Golf Course Management

APR 2019

Golf Course Management magazine is dedicated to advancing the golf course superintendent profession and helping GCSAA members achieve career success.

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Page 21 of 165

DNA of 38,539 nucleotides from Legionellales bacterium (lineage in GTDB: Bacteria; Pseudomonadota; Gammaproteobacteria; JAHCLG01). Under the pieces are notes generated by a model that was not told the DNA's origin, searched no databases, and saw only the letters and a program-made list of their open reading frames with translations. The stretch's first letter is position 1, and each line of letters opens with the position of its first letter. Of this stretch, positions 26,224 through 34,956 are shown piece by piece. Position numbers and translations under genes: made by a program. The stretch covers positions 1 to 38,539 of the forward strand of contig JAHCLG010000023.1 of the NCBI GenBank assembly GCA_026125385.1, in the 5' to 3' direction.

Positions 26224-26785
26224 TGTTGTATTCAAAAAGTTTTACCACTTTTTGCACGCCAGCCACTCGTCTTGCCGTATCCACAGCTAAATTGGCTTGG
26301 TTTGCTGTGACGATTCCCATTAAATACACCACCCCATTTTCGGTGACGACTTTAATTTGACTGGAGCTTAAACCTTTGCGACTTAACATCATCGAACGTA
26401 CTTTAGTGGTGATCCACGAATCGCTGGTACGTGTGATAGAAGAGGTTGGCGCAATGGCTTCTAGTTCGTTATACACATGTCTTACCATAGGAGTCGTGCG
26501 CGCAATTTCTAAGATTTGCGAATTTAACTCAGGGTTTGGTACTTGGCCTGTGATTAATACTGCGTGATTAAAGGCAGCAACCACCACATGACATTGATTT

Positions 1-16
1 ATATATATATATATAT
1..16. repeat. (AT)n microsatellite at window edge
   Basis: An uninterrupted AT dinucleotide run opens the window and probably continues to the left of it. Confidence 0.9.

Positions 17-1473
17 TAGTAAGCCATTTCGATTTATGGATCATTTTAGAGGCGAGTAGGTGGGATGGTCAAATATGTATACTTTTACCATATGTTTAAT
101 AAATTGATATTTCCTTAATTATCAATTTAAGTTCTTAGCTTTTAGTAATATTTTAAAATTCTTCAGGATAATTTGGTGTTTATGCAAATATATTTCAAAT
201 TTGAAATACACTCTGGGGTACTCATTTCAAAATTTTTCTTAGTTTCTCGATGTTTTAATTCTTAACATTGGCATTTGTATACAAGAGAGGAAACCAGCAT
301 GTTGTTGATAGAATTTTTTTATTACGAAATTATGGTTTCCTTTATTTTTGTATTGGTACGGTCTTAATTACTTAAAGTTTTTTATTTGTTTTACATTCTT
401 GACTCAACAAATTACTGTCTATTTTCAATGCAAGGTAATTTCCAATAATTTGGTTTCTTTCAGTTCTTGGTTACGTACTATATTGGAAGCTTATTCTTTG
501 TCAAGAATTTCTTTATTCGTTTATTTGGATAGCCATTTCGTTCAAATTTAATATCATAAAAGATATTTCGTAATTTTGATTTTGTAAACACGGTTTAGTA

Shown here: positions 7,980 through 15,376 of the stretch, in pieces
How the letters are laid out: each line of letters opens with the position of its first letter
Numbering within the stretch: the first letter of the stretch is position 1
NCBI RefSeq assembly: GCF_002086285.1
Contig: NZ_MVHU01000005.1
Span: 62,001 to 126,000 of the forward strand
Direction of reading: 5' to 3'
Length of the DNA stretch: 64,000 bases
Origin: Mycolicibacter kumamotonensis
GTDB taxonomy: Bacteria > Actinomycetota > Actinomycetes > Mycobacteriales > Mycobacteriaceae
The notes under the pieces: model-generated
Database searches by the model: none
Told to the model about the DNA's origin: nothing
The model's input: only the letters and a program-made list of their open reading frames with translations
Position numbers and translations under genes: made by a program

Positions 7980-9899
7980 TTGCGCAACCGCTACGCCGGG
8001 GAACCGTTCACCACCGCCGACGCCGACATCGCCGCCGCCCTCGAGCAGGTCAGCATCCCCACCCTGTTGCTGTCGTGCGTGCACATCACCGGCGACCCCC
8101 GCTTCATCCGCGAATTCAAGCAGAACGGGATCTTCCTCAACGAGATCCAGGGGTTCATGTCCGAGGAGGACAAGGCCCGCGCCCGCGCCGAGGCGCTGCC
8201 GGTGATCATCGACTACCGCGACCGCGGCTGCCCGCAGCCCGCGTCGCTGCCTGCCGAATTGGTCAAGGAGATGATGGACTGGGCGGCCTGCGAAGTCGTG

18 GOLF COURSE MANAGEMENT 12.18 Ulysses S. Grant was president. Yellowstone National Park was established. Susan B. Anthony dared to dream by leading women to cast presidential ballots for the first time. The year? 1872. Rapid expansion of Amer - ican industry included a manufacturer, named Cheesebrough, that was housed in a dilapidated Civil War-era wooden rake mill in Freeport, Mich. Today — nearly 150 years after Cheesebrough's inception — the company's products, including those used in golf, continue to be a factor. Just ask a golf course superintendent. "They're producing handmade stuff, something that takes time, and a lot of thought is put into it. That's the real cool part," says 14-year GCSAA member Yes, they wood Photo by Clay Groot Jared Milner, Class A superintendent at Meadowbrook Country Club in Northville, Mich. It has taken a family to keep the Cheesebrough tradition alive. Ken Van Tol, the father of 12 children, (Ken, sitting on a stool, is pictured with children, from left, Sim, Hue, Levi and Savanna) became Cheese - brough owner 30 years ago. In an era when machine manufacturing is the norm, Van Tol and his family are determined to succeed by offering handmade goods with an emphasis on detail. "I think and I am hopeful that global consumers still have a need for early American quality and craftsmanship," Van Tol says. His golf prod - ucts fit that profile. Based on the steady activity at Cheesebrough's booth on the trade show floor during the 2019 Golf Industry Show in San Diego, Van Tol and his family are making an impact. "Trade shows are our only promotion, and the customer base grows with each show," Van Tol says.

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